The University may provide personal information to its partners and contractors. In such cases, the University must ensure that this information is managed in accordance with the Act and only for the purpose for which it was provided to the partner/contractor.
Limited personal data will be shared with University of South Wales Students Union for the purposes of administration, welfare and health and safety
Relevant information will be shared with local authorities for purposes relating to council tax administration.
To assist with the registration of students under the 'Individual Electoral Registation’ system, personal data will be provided to the local authority’s Electoral Services department. This data will be used by the local authority to identify those indviduals who have an entitlement to vote. To complete the registration it will then be necessary for the student to complete their registration online.
The University of South Wales uses Turnitin® for the purposes of checking coursework and academic submissions for plagiarism and appropriate citations. Limited personal information may be disclosed to Turnitin when using this system.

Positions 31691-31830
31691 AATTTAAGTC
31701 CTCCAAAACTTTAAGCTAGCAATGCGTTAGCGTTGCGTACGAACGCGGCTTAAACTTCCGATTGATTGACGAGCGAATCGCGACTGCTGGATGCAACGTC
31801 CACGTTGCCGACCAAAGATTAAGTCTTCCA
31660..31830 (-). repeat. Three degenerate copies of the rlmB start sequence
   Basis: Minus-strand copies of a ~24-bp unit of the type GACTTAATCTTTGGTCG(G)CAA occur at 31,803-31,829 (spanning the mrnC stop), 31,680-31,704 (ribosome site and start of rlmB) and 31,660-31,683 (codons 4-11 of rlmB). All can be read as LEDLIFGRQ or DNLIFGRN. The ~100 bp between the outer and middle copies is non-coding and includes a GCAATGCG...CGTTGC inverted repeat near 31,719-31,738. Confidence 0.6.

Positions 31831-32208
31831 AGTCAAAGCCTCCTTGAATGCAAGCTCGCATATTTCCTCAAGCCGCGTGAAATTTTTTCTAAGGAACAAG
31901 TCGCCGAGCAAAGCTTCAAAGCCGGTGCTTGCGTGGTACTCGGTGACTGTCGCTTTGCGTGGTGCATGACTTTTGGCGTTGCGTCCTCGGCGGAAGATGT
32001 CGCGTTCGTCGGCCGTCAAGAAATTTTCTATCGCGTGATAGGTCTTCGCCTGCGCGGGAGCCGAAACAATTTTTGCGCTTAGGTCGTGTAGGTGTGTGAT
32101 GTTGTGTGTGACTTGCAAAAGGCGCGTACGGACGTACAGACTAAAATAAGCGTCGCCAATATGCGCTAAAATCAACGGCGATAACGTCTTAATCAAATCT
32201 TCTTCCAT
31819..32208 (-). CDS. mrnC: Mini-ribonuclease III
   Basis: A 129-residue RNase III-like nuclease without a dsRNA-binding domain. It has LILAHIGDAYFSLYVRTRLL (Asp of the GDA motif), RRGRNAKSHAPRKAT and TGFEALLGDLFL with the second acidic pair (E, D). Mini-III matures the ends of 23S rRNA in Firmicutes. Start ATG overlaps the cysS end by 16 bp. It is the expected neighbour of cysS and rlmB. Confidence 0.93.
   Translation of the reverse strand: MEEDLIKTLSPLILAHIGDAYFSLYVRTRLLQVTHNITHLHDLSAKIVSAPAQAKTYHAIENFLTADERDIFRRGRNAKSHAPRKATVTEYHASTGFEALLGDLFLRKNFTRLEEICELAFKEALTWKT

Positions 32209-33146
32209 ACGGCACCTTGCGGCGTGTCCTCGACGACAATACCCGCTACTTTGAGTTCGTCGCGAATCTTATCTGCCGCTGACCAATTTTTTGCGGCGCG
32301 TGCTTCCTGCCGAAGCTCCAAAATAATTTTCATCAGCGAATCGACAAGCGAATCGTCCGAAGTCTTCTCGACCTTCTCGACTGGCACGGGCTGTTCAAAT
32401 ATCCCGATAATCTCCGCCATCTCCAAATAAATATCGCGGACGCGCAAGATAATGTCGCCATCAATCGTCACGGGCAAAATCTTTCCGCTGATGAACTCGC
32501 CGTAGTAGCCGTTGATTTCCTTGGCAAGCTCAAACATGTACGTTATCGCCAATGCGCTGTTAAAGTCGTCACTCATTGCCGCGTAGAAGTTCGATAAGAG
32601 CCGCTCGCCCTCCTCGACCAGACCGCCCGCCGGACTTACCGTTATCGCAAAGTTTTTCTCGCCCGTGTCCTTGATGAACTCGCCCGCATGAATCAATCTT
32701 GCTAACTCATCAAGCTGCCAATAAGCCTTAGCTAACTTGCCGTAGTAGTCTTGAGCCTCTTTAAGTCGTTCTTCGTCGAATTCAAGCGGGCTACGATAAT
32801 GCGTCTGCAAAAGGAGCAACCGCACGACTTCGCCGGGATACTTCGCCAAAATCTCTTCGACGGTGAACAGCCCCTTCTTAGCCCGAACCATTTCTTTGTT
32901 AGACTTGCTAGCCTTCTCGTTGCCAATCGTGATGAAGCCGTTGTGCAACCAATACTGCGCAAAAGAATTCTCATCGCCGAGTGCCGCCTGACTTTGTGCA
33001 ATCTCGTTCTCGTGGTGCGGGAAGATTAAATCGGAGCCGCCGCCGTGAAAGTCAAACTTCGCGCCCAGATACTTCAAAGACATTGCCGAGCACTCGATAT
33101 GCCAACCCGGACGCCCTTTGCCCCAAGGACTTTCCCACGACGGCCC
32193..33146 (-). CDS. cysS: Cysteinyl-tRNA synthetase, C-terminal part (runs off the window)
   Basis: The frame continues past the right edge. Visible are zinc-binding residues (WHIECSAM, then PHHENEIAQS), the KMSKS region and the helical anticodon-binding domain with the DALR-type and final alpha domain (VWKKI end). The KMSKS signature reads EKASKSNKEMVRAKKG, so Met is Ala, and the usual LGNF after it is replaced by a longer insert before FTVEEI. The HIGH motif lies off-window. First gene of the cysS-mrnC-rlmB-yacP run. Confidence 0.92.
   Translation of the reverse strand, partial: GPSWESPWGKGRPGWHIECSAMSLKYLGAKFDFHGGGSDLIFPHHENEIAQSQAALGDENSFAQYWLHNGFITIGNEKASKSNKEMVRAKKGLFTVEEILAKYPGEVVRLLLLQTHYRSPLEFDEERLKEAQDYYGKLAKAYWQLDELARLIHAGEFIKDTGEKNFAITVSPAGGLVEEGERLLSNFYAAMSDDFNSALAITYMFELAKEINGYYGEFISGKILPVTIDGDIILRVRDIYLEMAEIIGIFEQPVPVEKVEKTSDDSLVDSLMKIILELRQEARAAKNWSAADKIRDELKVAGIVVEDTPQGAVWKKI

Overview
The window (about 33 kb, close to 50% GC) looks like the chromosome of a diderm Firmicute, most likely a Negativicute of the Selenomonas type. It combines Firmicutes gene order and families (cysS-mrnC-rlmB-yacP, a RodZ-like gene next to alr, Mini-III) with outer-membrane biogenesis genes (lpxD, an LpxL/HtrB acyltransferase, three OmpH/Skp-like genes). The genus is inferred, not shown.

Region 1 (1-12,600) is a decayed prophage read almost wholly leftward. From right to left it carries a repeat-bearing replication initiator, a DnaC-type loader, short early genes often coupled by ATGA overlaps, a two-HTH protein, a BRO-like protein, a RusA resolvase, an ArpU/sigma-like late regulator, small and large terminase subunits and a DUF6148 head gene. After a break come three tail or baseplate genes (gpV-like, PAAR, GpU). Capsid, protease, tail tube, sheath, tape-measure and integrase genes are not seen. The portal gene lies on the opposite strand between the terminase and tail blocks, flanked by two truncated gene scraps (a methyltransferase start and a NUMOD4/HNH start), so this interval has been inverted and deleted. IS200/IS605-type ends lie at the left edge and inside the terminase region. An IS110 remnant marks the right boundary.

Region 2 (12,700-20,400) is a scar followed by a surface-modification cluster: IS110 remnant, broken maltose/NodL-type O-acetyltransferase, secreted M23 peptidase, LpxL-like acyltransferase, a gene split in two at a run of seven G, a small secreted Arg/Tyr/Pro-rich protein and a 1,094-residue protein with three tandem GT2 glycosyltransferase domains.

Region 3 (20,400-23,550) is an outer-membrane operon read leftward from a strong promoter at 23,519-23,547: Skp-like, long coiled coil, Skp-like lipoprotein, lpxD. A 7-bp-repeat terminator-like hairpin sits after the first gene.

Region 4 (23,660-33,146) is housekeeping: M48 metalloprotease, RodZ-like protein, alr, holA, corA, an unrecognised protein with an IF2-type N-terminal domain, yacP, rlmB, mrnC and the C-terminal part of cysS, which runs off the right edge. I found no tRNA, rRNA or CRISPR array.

Relevant government departments to whom we have a statutory obligation to release information (including the Higher Education Funding Council for Wales (HEFCW) the Higher Education Statistics Agency (HESA) and Council Tax officers)
Further information on uses of information by HESA can be found on the their “website“http://www.hesa.ac.uk/fpn.
Where an external review is requested from the Office of the Independent Adjudicator the University it will be necessary to make available relevant personal for the purposes of an external review.
The Higher Education Achievement Report (HEAR) is a digitally signed electronic document that provides learners with a record of their academic and non-academic achievements which have been verified by the University. The University of South Wales is working with a company called GradIntel to provide this service.
Further information on HEAR can be found on the University website.
The University is required to pass data about its students to the Higher Education Funding Council for Wales (HEFCW) for them to conduct the National Student Survey. This survey gives students the chance to give feedback on their experiences at the University and so informing the choices of prospective students. It is described in detail on the National Student Survey website.
Where students are involved in exchange or placement programmes or where other documentation is required, the University may disclose personal data for general educational, assessment, residency etc. purposes.